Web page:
Herpes killed fish



March 7, 2016
Herpes killed fish
Thousands of carp die from vuilsiek in Cape Flats vlei

The Daily Voice can reveal that thousands of fish on the Cape Flats have died of herpes.

Shocked Zeekoevlei residents were greeted by the sight of hundreds of dead visse on the banks of the Zeekoevlei dam on Friday morning.

Standing among dozens of residents taking videos and photos, resident Hoosain Kader said people who have been fishing in the dam for years were recently banned from doing so after a new housing development went up in the area.

“Something must be in the water, because this is the first time I’ve ever seen anything like this,” says Hoosain, 40, who has lived in the area for over 23 years.

The City of Cape Town says it is collecting over 5 000, or six tons, of carp which died in the dam due to herpes.

Only carp has been affected and the City urged residents not to eat the dead fish.

However, the water has been deemed safe for swimming.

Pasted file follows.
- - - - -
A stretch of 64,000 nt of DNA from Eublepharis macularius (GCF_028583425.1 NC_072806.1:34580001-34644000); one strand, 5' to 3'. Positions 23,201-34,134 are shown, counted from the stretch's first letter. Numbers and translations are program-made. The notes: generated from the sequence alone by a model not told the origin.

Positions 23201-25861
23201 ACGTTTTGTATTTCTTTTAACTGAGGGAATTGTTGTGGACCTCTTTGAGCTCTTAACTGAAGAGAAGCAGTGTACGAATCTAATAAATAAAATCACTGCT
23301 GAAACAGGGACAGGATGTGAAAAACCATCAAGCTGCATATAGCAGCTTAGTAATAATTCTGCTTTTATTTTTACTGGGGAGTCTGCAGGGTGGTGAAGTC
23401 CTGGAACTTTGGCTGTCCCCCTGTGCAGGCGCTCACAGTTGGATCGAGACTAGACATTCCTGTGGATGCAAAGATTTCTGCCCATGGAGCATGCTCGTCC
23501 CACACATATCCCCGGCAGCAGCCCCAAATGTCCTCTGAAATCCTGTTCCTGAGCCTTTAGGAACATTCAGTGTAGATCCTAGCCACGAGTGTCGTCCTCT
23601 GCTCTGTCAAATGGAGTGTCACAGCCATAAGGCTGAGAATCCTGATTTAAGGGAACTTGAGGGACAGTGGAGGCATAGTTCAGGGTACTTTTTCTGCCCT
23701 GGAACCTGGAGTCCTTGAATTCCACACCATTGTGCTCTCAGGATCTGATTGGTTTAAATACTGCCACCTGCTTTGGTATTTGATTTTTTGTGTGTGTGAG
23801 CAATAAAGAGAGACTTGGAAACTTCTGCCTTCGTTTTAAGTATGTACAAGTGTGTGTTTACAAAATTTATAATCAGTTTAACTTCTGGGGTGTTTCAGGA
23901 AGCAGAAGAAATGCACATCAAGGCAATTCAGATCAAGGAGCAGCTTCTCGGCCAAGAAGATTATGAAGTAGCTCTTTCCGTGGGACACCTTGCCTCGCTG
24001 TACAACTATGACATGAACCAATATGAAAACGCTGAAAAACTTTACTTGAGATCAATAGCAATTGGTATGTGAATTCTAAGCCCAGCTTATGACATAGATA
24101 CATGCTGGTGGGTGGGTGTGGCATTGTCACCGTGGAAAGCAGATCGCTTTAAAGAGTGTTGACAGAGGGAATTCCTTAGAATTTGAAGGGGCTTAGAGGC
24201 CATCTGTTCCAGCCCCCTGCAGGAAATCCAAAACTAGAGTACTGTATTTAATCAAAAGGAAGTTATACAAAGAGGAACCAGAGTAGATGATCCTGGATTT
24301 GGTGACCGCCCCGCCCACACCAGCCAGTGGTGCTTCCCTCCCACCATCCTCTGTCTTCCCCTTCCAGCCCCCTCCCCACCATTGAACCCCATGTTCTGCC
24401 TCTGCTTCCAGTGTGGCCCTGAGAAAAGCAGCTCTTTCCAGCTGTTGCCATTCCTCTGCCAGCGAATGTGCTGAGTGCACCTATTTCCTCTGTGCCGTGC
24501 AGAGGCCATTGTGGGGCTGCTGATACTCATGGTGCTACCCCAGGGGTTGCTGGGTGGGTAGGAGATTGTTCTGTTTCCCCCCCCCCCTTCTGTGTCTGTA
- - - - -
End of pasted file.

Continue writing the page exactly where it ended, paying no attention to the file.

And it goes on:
Candice Haskins, Aquatic Ecologist at the City’s Stormwater and Sustainability branch, says: “At this stage, the single species nature of this incident points to a disease incident and not a pollution or algal toxin or deoxygenation event.

“Asieff Khan, who is the manager of the False Bay Nature Reserve/Zeekoevlei, is contacting the State Vet so that the presumed cause, ‘Koi Herpes Virus’, which affects this species [carp], can be confirmed,” says Haskins.

She said test samples were taken from the dam as well as the Big and Little Lotus Rivers, which flow into Zeekoevlei.

“The fish bodies are being transported to the City’s Vissershok landfill site,” she adds.

Khan added that the reserve has not been closed, only the section where the dead fish are while the City cleans up.

“The water is safe – no toxins or pollutants were detected, except in the area where the fish died, and that’s because there are still dead fish in the water,” he said.

Meanwhile, carp deaths have also been reported at another unconnected system, the Keysers River in the Westlake/Zandvlei area.

Haskins adds: “Fish kills often do occur at this time of the year [change of seasons], when water levels are low, temperatures are high and fish sometimes become stressed during breeding.

“They also may pass on infectious disease due to the grouping of large numbers of adult fish together.”

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